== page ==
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Oral history interview with George Salton

Oral History | RG Number: RG-50.030.0200

Some video files begin with 10-60 seconds of color bars.

George Salton (né Lucjan Salzman), born on January 7, 1928 in Tyczyn, Poland, describes growing up in Byczyna, Poland; his family and childhood; the German invasion of Byczyna on September 8, 1939 and life becoming increasingly difficult; entering a ghetto with his family in the spring of 1942; being separated from his parents and forced to work in construction with his brother; his and his brother’s deportation to the Reischof work camp; his brother’s attempt to escape and never hearing from him again; being selected to clean toilets and discovering that it was a job that entitled him to have somewhat more freedom than he had previously had; his transfer to a camp near Wieliczka, Poland, where he had to break stones, and then to Flossenbürg, where he worked in the stone quarry; his arrival in the Colmar camp in France and working with Frenchmen; hearing about the Allied landing in Europe on D-Day and being forced to go to Sachsenhausen by train to escape from the Allied advances; the death march he went on to a camp near Braunschweig and then to a men’s camp near Ravensbrück, where the 82nd Airborne Division liberated him; staying in displaced persons camps in Germany for two years after the war; getting in touch with his uncle who lived in New York; and immigrating to the United States in October 2, 1947.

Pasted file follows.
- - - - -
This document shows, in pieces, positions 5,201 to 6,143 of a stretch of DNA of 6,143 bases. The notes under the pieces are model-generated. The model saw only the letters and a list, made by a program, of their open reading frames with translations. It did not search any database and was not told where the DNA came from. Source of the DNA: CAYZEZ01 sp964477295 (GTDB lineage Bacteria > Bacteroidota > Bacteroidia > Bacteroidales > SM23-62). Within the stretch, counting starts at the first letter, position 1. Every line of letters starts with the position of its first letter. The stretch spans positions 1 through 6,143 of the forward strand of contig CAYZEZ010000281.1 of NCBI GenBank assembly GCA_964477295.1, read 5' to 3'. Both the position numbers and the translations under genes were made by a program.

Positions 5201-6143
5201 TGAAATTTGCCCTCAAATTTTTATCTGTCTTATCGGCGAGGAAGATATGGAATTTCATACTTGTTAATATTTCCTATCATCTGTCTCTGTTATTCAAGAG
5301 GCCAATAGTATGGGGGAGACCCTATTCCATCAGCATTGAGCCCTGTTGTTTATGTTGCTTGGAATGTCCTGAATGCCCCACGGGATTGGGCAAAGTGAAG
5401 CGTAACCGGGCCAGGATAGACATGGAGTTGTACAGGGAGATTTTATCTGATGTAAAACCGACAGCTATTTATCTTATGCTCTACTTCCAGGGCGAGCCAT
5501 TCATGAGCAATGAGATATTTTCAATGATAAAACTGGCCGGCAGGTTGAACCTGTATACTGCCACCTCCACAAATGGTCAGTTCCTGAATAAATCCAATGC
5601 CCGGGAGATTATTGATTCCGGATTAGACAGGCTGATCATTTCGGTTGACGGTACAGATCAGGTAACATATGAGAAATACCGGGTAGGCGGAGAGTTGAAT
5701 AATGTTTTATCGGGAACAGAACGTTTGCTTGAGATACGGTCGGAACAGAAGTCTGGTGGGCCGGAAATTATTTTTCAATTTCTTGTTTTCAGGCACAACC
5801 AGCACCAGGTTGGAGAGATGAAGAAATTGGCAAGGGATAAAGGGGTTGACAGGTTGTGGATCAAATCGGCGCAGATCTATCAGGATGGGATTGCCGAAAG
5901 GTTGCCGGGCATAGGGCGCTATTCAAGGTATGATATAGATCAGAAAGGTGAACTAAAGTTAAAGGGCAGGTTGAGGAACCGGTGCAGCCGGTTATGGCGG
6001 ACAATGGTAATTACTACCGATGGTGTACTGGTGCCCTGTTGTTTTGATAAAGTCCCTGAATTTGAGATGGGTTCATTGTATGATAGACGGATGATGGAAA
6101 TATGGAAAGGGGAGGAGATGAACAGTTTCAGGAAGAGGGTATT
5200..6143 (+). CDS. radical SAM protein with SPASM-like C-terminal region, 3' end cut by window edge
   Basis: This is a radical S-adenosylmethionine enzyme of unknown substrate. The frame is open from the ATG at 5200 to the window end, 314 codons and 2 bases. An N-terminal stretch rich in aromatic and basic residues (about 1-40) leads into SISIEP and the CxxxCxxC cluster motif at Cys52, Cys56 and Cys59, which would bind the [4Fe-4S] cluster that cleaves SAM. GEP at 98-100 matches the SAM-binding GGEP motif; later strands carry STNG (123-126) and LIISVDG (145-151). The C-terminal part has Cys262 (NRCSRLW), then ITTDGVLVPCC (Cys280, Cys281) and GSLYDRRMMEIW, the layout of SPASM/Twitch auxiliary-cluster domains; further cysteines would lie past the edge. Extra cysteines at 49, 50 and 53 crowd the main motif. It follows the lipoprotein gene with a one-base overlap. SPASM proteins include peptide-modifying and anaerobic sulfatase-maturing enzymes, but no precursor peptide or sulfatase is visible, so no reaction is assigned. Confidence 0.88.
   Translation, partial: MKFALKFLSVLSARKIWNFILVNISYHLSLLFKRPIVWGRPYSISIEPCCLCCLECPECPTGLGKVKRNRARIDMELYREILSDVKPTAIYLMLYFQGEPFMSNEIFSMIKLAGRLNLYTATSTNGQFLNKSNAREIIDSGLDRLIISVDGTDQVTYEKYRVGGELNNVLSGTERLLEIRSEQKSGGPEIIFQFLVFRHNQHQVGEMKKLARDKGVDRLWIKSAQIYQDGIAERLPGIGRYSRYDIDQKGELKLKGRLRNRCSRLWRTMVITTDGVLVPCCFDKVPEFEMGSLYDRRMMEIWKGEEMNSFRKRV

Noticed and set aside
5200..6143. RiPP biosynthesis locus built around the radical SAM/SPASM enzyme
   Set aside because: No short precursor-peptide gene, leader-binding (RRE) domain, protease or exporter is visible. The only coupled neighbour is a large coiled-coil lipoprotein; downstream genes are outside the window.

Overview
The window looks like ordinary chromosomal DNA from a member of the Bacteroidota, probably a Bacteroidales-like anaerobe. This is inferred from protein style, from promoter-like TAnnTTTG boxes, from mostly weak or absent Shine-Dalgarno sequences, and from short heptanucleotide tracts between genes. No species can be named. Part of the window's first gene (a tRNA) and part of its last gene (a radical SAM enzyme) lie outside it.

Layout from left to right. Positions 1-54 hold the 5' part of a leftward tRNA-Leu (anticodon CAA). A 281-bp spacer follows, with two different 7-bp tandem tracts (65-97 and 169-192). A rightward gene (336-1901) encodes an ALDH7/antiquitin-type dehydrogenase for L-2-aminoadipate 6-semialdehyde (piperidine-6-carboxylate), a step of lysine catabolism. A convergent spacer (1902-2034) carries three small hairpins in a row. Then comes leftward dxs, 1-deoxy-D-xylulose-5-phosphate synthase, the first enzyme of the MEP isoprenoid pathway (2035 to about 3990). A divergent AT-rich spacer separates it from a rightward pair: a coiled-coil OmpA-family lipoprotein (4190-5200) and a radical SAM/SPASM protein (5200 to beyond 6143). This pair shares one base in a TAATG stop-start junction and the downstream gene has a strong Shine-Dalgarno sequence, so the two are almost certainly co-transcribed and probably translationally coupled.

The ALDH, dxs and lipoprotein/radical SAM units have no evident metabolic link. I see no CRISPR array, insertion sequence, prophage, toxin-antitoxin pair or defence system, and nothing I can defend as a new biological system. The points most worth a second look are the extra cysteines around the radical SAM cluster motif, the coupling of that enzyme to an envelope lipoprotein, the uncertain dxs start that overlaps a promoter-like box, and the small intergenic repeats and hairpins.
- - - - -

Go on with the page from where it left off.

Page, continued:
Interviewee
Mr. George L. Salton
Interviewer
Linda G. Kuzmack
Date
1990 October 10  (interview)
Language
English
Genre/Form
Oral histories.
Extent
2 videocasettes (Betacam SP) : sound, color ; 1/2 in..
Credit Line
United States Holocaust Memorial Museum Collection
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Record last modified: 2018-08-29 12:05:50
This page: https://collections.ushmm.org/search/catalog/irn504694